23. October 2010 01:56
Well, I've spend quite a few hours with the Windows Phone SDK, Expressions Ultimate and Visual Studio 2010 over the last week. The bottom line is that in spite of some very nice elements, the available assemblies (libraries) for Windows Phone display a distinct rush to market.
My princpal complaint are the egregious limitations on XAML in the WP7 SDK. I wrote a fairly interesting media player application in WPF and came to respect and appreciate the data-centric WPF model. After a few false starts I had an app that responded automatically to changes in the core datasets of the program. The key to this was data triggering of XAML styles. But guess what-- DataTriggers are not available on WP7! Microsoft continues to ballyhoo "model-view-controller" (MVC) methodology and praise data models, but without DataTriggers you cannot write a truely MVC application for WP7.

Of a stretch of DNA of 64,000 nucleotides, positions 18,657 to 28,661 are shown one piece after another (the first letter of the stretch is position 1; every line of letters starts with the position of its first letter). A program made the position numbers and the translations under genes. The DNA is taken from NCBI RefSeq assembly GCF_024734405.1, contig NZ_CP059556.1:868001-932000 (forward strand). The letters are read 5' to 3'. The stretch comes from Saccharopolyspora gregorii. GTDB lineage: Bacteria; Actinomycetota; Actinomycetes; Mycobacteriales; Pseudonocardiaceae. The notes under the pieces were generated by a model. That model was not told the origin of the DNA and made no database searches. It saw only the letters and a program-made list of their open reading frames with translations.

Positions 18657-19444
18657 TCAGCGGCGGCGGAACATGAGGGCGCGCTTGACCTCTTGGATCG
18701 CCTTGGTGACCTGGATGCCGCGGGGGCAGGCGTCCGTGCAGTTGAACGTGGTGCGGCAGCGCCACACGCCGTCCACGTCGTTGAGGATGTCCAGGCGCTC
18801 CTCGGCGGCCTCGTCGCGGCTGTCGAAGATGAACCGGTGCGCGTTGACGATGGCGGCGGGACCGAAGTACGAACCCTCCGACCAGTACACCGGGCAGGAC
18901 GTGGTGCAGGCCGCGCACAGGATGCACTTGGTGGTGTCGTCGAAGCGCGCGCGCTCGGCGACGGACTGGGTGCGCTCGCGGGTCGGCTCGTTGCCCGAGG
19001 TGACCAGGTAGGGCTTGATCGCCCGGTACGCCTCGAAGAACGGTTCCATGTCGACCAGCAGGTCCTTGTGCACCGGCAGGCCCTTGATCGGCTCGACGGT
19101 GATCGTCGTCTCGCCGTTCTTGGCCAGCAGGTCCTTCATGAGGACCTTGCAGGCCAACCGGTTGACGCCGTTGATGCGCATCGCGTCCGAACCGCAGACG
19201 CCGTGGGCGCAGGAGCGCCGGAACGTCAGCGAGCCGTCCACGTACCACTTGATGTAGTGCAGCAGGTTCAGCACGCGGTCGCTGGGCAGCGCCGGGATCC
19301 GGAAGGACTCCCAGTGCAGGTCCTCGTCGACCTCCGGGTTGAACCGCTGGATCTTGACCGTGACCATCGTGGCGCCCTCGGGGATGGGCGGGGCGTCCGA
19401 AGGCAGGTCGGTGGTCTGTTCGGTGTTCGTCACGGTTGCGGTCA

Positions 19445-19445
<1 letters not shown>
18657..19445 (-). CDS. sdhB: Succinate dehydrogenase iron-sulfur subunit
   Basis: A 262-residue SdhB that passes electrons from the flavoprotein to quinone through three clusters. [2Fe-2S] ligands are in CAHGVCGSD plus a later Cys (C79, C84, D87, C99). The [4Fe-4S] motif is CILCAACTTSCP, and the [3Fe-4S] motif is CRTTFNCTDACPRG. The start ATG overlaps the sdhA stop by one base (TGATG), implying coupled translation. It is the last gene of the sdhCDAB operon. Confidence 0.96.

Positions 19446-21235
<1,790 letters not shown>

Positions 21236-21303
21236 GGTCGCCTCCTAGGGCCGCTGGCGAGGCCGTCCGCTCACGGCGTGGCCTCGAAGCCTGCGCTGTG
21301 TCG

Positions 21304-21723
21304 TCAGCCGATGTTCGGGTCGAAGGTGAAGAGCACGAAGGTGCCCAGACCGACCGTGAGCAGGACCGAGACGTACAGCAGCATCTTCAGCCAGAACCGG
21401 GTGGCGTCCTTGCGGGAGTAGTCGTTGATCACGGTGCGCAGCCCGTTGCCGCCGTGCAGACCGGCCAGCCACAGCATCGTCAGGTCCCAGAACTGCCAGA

For example, to load a ListBox in "real" WPF you can specify the styles of the items, their containerization and visibility entirely from the data, using Binding to apply the content and DataTriggers to control both styling and structure through templates. This is exactly what is needed in many cases. In fact, it was exactly what I wanted for the WP7 app I want to write. Instead, I'm left with the need to write oodles of plain old C# code to create listbox items, nest them and add them to the appropriate list. This is very 1990's-style graphics development.
I have other beefs. Why, pray tell, can you not persist IsolatedStorage elements across debugging sessions? In my app I want the user to configure a list of sites. I'll have to do that manually every time I restart the emulator! This is very serious and seriously stupid.
As mentioned in a previous blog, the WP7 SDK is crippled with regard to sockets. I had to write a proxy web site to perform standard operations (like ICMP ping) that the WP7 cannot do. As I wrote before, I'm very suspicious the motivations for this.
Given the crippled nature of this release, I'm seriously debating waiting until a future release to get into WP7 development. Microsoft has had years (and years) to get this right. It's looking as though it's heading the right direction, but it hasn't reached critical mass yet. IMHO.